Bjartar nætur

Well, the bright summer nights have well and truly arrived in Reykjavík. I got back from the pub yesterday at 11.30, and the sun was only just setting. Weird. This is all right on a Wednesday evening. In fact it's quite nice. Feels like going to bed in the summer time when I was a child, with the sun still shining through the curtains. Or like it's an afternoon nap, my favourite sort of sleeping.

At 4.30 am on a Sunday it's actually pretty depressing. Drunk people and broken glass and shouting are all very well in the dark - that's where they belong. But there's something deeply uncomfortable about encountering your classic town-centre, small-hours, alcoholic shambles when it looks like it should be 3 o'clock in the afternoon. It's just wrong.

P.S. I've had a few people asking whether the baby finally has a name. I'm not going to post it on here when he does, but the answer is: no. Still no name and the boy's almost two months old now! Apparently this is quite common in Iceland.


Well, Judgement Day was a BIG disappointment. Honestly, I'm starting to think Jesus is never coming back. Here in Iceland we got a volcanic eruption instead. This time it was at Grímsvötn, which is easier to pronounce than Eyjafjallajökull, although I expect that foreign newsreaders are either getting it wrong or not even trying. For reference, 'í' is pronounced as 'ee' and 'ö' is like the vowel sound in 'learn'. All the consonants are as you would expect, except you have to make the 't' really soft, almost like a 'd'. Now you can impress your friends and family. I assume it has been on the UK news? It is sort of affecting air traffic, I think, which is what they tend to be concerned about. The airports here are closed at any rate.

There is not much ash that made it all the way to Reykjavík, but you can see a thin dusting outside. We all have to close our windows and turn the heating up to stop it getting into the house. We also should avoid being outside too much, especially if we are young children or have a lung condition, because most of it is still floating around in the air. Mostly this is bad for Icelandic farmers, because the lambing season is in full swing and the spring grass has only quite recently come through properly. Now a lot of farms are covered in ash, which is not good for sheep (although they apparently quite like it because it's sort of salty). So they have to be brought in and fed on hay just when the winter hay is running out.

Speaking of Icelandic farms, I went on Friday with the three-year-old on her playschool trip into the countryside, to some farm in Hvalfjörður. First we walked about a bit in a freezing-cold gale, and I'm not really sure why. Then there were pyslur for lunch, and I spent a lot of time trying to stop the three-year-old covering herself in tomato ketchup. Obviously this was not actually possible, so I shouldn't have bothered. I managed to get most of it off in the toilets afterwards, and then we all went up to the sheep-shed to see the newborn lambs. There was rather too much blood and leaking for my tastes, although the cleaner of the lambs were pretty cute. Some horses tried to eat my coat, and then we went back to Reykjavík, smelling exactly like the sheep-shed.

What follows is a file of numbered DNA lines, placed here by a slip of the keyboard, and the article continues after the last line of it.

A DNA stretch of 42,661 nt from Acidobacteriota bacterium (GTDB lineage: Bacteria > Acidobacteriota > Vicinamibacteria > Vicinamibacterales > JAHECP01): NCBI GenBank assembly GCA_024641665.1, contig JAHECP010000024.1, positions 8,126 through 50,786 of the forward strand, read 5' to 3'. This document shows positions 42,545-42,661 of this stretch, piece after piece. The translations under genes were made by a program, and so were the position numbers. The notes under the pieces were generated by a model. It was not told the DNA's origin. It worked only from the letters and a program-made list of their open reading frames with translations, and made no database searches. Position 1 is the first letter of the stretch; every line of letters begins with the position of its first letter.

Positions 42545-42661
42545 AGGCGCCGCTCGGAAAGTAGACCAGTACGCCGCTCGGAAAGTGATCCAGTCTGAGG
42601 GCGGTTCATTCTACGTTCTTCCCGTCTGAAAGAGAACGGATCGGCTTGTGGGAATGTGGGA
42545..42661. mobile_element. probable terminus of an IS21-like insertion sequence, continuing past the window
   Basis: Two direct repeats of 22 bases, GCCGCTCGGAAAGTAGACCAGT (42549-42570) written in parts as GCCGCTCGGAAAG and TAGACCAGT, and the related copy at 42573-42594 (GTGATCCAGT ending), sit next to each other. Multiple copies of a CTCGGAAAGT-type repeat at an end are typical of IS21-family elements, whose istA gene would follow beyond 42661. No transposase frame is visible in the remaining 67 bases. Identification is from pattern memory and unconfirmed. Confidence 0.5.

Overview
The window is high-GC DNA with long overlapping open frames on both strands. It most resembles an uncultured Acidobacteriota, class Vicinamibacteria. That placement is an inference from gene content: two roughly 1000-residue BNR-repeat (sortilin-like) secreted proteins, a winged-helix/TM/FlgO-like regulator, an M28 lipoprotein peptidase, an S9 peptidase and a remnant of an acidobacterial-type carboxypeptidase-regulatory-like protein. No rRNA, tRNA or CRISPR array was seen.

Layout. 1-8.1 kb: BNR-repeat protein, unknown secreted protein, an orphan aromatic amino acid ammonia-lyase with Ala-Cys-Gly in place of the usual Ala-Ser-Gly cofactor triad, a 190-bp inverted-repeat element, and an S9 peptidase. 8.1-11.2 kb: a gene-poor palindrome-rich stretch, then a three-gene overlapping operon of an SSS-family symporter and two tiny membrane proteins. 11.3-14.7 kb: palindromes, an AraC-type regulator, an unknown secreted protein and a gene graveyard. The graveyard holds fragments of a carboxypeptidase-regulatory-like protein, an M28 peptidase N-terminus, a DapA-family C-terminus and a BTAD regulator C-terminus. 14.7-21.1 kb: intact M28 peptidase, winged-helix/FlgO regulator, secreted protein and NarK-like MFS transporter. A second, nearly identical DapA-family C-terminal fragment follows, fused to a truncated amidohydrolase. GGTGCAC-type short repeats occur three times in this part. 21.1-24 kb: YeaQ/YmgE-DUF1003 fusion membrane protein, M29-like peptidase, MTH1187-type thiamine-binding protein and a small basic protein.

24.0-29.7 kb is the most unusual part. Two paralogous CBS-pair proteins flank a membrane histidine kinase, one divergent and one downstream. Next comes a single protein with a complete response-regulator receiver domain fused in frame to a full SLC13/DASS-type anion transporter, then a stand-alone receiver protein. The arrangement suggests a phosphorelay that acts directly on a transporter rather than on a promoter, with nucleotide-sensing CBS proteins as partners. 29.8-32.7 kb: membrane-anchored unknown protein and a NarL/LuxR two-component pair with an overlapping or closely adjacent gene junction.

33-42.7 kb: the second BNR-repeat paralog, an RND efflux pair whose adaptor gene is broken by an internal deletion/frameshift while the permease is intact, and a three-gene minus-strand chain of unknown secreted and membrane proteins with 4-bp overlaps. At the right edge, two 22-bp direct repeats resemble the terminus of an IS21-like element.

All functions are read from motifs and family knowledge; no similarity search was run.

Well, Icelandic lessons are over for the summer. Got my shiny certificate today, which to be honest is not worth the paper it's written on as an indication of ability in the Icelandic language. Everyone who shows up gets the certificate, and definitely not everyone is making what I would call excellent progress. One member of the class today used the sentence "Mér finnst gaman hérna bókabúð", which means, so far as it means anything at all, "I think it's fun here bookshop". I want it on a t-shirt. Am I just being horrible, or is it a bit pointless to be trying to learn about weak and strong adjectives when you can barely express your love of being in bookshops?

Anyway, I got 9,7 again on the test. Not really a test, because you were allowed to look at notes/books/dictionaries. I didn't, though. So yep, I'm some sort of genius or something. Maybe.


Can't believe Azerbaijan won. What was Europe thinking? I seriously thought Ireland had it pretty much in the bag. Just goes to show, you cannot rely on the collective taste of Europe. I went to a Eurovision party on Saturday night at my friend Pálína's. It was supposed to be a BBQ but, as is traditional, it was raining too much so it was more of a 'cook-your-own-meat-in-someone-else's-kitchen' party. Which I think probably happen more often than proper barbecue parties in Britain.

Our corner of the party were all pretty impressed by Moldova (some were moved to actually vote - not me, though). Unicycle, improbable hats, trumpets, monocle - certainly it ticked all the boxes, apart from fire. I also enjoyed Denmark, Ireland and was strangely taken with Hungary's power ballad. Partly because I find it funny to say the title (What about my dreams?) with the stress on the wrong words. Partly because I not-so-secretly love power ballads.

There was a sort of drinking game when it came to the scoring. Take a sip whenever Iceland gets a point. But nobody could have got drunk on those rules, unless they were sipping neat vodka, so I sort of ignored it. Despite these disappointments, Eurovision is always entertaining and I was with some great people, so it was a good night. I did miss Graham Norton a lot, though.

Nice weather we're having

Today I had lunch in the garden, sat in the sunshine on Austurvöllur with Ahmad and a can of léttöl, and ate three ice-creams. Certain members of my pale Icelandic family actually managed to get slightly sunburnt. The leaves are nearly all out now, the spring grass is coming through green, there are daffodils and birds everywhere and hardly a cloud in the sky. It's like Reykjavík is saying sorry for such a wet and grey April.